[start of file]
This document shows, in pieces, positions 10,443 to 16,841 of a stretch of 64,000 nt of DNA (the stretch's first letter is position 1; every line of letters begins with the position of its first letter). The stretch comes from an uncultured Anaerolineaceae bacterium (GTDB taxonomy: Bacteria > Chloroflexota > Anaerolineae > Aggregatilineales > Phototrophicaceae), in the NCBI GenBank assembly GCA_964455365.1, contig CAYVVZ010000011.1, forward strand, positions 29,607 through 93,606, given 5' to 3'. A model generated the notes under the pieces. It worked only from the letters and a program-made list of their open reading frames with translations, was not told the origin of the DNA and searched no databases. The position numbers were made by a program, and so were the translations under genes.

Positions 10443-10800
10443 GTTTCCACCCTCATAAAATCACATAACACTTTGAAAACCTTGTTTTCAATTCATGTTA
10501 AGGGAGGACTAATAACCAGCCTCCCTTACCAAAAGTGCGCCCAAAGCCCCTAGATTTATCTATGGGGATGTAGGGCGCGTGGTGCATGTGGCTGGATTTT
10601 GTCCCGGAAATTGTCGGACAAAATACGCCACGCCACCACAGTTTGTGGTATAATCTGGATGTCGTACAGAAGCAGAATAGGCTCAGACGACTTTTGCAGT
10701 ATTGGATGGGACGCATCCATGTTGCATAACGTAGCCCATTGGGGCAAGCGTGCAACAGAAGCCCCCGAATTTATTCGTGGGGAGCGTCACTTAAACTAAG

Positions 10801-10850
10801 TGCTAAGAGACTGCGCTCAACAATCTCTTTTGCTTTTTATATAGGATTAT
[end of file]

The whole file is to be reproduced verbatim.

This document shows, in pieces, positions 10,443 to 16,841 of a stretch of 64,000 nt of DNA (the stretch's first letter is position 1; every line of letters begins with the position of its first letter). The stretch comes from an uncultured Anaerolineaceae bacterium (GTDB taxonomy: Bacteria > Chloroflexota > Anaerolineae > Aggregatilineales > Phototrophicaceae), in the NCBI GenBank assembly GCA_964455365.1, contig CAYVVZ010000011.1, forward strand, positions 29,607 through 93,606, given 5' to 3'. A model generated the notes under the pieces. It worked only from the letters and a program-made list of their open reading frames with translations, was not told the origin of the DNA and searched no databases. The position numbers were made by a program, and so were the translations under genes.

Positions 10443-10800
10443 GTTTCCACCCTCATAAAATCACATAACACTTTGAAAACCTTGTTTTCAATTCATGTTA
10501 AGGGAGGACTAATAACCAGCCTCCCTTACCAAAAGTGCGCCCAAAGCCCCTAGATTTATCTATGGGGATGTAGGGCGCGTGGTGCATGTGGCTGGATTTT
10601 GTCCCGGAAATTGTCGGACAAAATACGCCACGCCACCACAGTTTGTGGTATAATCTGGATGTCGTACAGAAGCAGAATAGGCTCAGACGACTTTTGCAGT
10701 ATTGGATGGGACGCATCCATGTTGCATAACGTAGCCCATTGGGGCAAGCGTGCAACAGAAGCCCCCGAATTTATTCGTGGGGAGCGTCACTTAAACTAAG

Positions 10801-10850
10801 TGCTAAGAGACTGCGCTCAACAATCTCTTTTGCTTTTTATATAGGATTAT